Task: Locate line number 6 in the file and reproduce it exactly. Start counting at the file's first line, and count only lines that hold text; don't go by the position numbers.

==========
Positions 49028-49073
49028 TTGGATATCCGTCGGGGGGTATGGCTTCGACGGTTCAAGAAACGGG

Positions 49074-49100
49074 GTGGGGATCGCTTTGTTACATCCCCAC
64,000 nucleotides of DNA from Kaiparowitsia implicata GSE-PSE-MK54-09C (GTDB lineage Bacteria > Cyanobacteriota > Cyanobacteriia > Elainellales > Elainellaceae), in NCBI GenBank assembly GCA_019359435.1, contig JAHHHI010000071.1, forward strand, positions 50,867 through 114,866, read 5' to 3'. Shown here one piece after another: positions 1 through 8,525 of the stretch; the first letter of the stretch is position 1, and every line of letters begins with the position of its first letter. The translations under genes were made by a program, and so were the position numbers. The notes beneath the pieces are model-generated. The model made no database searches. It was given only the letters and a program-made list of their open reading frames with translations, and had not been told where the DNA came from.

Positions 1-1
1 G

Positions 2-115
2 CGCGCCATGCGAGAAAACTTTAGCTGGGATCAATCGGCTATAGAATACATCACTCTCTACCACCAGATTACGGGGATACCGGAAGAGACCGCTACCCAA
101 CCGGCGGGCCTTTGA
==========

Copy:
Positions 1-1